Well, it's been so long...

It's been a long time—almost a year—since my last real post, the actual last post being a road song with brief blurb. And even though it's been a year, I haven't really started what would be the last in a series of posts reporting on a trip from Winnemucca to northeastern California, with geology and other points of interest along the route. It's been hard getting to that last post and to a few side posts along the route that would be possible if I would just maintain a bit of focus. And the st...
Tags: California, Geology, Nevada, Northumberland, Silver Fox, Winnemucca, Wheeler Peak, NEC Northern Exploration Company, Hoodoo Canyon


Terrawatch: lasting legacy of Taiwan's 2009 typhoon season

Typhoon Morakot left country with more quakes after changing stress pattern in Earth’s crustEleven years ago, Typhoon Morakot slammed into Taiwan, deluging the country with 3,000 litres of rain per square metre in three days. Catastrophic flooding and landslides followed and more than 600 people died.It is considered one of the worst tropical cyclones in Taiwan’s recorded history. But that wasn’t the end of it. New research reveals that the typhoon also left Taiwan with a legacy of extra earthqu...
Tags: Science, World news, Earth, Taiwan, Asia Pacific, Natural disasters and extreme weather, Earthquakes, Geology, Extreme Weather, Typhoon Morakot, Morakot


The Anthropause is here: COVID-19 reduced Earth's vibrations by 50 percent

A team of researchers found that Earth's vibrations were down 50 percent between March and May. This is the quietest period of human-generated seismic noise in recorded history. The researchers believe this helps distinguish between natural vibrations and human-created vibrations. The planet's vibes are down.That's the consensus from a team of researchers at six European institutions; the study was based at the Royal Observatory of Belgium. Their research, published in Science, found that huma...
Tags: Japan, China, Boston, Singapore, New York City, Environment, Earth, Conservation, Geology, Innovation, New Zealand, Belgium, Cornwall, Oklahoma, Brothers Grimm, Seismology


Ancient Mars May Have Been Less Wet Than We Thought

Ice sheets, and not rushing rivers, sculpted many Martian valleys, according to scientists. The new research suggests ancient Mars wasn’t as warm and wet as we thought, but an expert we spoke to remains unconvinced.Read more...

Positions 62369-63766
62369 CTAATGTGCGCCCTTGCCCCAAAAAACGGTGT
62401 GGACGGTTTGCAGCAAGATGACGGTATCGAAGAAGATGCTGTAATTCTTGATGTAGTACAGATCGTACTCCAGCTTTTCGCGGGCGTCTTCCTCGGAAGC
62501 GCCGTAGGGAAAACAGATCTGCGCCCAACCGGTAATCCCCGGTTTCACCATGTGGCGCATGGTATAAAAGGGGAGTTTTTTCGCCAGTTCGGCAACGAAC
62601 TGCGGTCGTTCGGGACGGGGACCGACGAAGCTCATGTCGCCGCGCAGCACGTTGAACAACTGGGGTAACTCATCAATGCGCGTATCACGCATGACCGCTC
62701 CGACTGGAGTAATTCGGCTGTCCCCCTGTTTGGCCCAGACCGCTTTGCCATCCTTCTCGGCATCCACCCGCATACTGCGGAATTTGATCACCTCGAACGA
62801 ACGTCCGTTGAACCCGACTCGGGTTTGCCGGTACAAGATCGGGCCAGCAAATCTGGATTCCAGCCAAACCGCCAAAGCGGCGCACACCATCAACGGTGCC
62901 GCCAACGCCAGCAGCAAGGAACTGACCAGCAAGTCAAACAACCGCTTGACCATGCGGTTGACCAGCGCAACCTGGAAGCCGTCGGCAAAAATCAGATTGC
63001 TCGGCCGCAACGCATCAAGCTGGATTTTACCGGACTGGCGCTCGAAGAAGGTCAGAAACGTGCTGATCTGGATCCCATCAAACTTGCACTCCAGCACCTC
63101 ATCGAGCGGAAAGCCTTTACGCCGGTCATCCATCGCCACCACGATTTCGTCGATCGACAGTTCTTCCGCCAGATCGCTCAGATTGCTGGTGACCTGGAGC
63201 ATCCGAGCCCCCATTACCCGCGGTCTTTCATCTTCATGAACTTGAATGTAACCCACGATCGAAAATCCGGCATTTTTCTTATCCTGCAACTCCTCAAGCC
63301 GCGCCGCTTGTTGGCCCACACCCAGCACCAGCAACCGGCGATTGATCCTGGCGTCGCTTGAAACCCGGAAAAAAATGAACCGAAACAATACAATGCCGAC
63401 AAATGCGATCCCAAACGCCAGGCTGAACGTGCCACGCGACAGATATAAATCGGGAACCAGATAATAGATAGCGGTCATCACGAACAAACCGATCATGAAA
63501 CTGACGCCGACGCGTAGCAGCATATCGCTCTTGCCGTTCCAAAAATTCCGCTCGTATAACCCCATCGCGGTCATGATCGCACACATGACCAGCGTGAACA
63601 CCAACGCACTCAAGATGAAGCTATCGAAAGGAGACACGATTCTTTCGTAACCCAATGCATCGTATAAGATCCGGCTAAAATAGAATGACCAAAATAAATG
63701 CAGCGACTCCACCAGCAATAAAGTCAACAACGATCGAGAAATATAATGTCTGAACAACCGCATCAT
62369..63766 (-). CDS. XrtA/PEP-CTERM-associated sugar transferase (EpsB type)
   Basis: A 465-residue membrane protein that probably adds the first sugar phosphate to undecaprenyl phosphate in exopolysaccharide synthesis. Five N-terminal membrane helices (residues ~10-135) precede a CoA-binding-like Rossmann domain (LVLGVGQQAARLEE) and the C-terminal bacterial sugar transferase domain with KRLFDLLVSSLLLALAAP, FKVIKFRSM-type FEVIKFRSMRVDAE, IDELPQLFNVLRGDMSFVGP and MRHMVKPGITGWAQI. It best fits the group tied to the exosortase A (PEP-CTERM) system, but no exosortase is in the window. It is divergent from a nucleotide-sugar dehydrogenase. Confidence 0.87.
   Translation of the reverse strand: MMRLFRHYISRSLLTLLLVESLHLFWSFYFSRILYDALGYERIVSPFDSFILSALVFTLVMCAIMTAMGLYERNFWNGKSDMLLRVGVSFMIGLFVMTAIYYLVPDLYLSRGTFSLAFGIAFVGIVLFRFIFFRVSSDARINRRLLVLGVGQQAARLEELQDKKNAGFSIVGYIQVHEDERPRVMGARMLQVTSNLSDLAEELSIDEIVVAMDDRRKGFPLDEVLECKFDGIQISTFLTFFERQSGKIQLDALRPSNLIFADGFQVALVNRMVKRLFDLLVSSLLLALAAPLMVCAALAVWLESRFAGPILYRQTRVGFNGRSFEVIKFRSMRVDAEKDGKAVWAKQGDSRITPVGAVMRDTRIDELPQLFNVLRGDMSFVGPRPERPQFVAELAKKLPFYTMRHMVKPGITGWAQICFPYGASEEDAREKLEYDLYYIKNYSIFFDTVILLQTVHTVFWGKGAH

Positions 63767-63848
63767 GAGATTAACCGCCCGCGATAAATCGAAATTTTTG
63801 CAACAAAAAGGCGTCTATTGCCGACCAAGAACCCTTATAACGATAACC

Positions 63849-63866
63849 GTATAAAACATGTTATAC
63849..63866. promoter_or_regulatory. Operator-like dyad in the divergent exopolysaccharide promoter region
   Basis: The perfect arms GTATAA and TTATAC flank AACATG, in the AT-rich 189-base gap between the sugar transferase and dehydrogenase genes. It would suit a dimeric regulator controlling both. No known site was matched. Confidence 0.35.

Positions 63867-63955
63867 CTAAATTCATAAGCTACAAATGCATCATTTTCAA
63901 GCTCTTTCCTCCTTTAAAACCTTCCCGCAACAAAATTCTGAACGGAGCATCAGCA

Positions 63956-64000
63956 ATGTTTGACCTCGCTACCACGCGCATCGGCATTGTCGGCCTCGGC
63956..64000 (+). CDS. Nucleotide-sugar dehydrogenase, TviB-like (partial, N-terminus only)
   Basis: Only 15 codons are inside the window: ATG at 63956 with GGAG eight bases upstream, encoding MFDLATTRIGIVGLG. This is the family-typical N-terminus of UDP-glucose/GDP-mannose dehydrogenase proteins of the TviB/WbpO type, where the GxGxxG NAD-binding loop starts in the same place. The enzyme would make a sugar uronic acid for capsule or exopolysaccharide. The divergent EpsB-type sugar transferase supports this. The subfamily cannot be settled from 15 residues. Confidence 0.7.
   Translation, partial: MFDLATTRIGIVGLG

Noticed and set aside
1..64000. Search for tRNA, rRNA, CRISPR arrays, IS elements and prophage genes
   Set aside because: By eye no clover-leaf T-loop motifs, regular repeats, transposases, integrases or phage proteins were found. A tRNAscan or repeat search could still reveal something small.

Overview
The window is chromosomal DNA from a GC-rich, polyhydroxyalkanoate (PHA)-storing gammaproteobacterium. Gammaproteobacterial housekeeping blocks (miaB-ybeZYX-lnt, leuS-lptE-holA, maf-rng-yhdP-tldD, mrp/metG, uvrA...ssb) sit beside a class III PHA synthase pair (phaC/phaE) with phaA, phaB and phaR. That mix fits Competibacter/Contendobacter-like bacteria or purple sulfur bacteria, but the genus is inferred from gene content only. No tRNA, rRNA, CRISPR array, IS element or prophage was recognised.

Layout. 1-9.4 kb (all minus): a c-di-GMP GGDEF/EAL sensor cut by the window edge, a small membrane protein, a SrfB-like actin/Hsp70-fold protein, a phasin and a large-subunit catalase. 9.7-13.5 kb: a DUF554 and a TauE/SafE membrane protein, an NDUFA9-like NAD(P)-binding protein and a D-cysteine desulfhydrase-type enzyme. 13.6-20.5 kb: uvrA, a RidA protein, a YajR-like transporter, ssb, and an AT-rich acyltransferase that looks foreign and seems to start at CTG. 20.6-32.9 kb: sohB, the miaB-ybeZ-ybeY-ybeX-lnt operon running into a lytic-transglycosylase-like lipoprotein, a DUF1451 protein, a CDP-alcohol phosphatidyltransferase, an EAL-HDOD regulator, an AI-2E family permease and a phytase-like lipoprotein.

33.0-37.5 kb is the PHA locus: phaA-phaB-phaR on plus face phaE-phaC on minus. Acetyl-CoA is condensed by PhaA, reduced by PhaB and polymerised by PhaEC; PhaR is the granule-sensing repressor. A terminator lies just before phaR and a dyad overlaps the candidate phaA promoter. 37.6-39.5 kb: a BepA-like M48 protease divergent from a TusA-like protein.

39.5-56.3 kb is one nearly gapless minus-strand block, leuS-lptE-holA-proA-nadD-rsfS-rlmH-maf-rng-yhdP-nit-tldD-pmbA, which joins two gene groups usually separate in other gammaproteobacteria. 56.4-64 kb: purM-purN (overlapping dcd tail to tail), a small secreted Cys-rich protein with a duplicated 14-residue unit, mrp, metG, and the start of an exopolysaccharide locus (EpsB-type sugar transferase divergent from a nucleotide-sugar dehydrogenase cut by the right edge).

Tags: Science, Geology, Mars, Life on Mars, Habitability, Planetary Science, Water On Mars, Ancient Mars, Ice Sheets On Mars, Habitability On Mars


Scientists solve the origin of Stonehenge’s sarsen stones

Researchers have known Stonehenge's smaller bluestones came from Preseli Hills, Wales, but the source of its sarsens has remained a mystery. Using chemical analysis, scientists found at matching source at West Woods, approximately 25 kilometer north of the World Heritage Site. But mysteries remain, such as why that site was chosen. ​ Many mysteries surround Stonehenge . Who built it and what purpose did it serve? Why that arrangement of megaliths and lentils? How did Neolithic people move and...
Tags: Europe, Wales, History, Bbc, Geology, Innovation, Archeology, Wiltshire, Marlborough, English Heritage, Phillips, Nash, Salisbury Plain, David Nash, Brighton University, Ancient World


Map: The Deep Geological Cycle of Carbon

When I was a kid not so long ago in geologic time, my understanding of how diamonds are created went something like this.In forests and swamps, large trees grew and died. The wood got buried under more wood and layers of sand and mud. The wood in the bottom layers under the influence of great pressure and higher temperatures got converted first to coal. As burial to greater depths continued, this coal turned first to graphite and then finally to diamond. The story of woody material turning event...
Tags: Japan, Maps, Seo, Carbon, Diamonds, Geology, Pacific, Central India, Marianna, Andaman Islands, Carbon Cycle, Bundelkhand, Plate Tectonics, Suvrat Kher, Mineralogy, Terry Plank Craig E Manning


Stonehenge core sample shows monument was largely quarried only 15 miles from site

The mineral origin of Stonehenge is an ancient mystery now solved, thanks to the solving of more contemporary one: who absconded with core samples from a crumbling standing stone, drilled out in 1959 so it could be reinforced with rebar? One of the three cores was recently returned by an 89-year-old worker from the diamond company that performed the work six decades ago, and tests show that it came from a quarry only 15 miles north of the monument. Researchers first carried out x-ray fluorescenc...
Tags: Post, News, History, Geology, Devon, Norfolk, Stonehenge, West Woods, Marlborough Stonehenge


Whence Came Stonehenge’s Stones? Now We Know

Last year archaeologists pinpointed the origin of many of the ancient monument’s massive stones. A new study identifies the source of the rest.
Tags: News, Geology, Archaeology and Anthropology, Monuments and Memorials (Structures, Rock and Stone, Stonehenge (England, Your-feed-science